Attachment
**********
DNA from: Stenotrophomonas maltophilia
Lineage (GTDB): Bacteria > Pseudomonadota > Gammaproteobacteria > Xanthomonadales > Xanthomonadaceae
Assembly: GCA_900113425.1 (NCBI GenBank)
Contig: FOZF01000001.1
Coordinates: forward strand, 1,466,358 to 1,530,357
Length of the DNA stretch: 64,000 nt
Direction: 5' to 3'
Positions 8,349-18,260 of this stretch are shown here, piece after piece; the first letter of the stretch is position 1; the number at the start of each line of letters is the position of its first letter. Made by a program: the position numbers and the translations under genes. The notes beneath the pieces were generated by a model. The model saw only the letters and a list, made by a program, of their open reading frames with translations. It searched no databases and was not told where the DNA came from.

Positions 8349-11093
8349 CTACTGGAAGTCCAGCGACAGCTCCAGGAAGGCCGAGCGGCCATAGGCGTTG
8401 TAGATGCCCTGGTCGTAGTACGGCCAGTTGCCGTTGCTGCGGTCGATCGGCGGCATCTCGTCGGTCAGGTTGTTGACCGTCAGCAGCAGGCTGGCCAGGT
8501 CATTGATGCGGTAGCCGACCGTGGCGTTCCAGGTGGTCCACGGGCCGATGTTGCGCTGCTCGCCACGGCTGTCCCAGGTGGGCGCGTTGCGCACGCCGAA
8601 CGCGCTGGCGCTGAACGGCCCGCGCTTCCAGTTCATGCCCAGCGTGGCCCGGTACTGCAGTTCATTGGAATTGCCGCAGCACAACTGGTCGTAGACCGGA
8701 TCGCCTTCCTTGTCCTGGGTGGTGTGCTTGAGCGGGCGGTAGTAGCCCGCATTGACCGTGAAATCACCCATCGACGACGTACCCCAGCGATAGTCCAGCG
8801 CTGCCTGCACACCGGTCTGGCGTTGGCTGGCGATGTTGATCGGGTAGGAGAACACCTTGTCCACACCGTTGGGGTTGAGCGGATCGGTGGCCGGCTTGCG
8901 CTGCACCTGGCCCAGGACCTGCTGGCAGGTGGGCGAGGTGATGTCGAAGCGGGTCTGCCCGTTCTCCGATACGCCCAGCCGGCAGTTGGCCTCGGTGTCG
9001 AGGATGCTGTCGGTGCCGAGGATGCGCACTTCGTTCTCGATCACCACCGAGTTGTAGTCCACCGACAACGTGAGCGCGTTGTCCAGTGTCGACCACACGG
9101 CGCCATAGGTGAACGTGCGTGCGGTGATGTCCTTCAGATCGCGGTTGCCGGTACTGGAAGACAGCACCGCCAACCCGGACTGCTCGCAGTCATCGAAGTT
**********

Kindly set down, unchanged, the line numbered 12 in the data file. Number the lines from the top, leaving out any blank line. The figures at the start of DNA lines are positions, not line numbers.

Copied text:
8501 CATTGATGCGGTAGCCGACCGTGGCGTTCCAGGTGGTCCACGGGCCGATGTTGCGCTGCTCGCCACGGCTGTCCCAGGTGGGCGCGTTGCGCACGCCGAA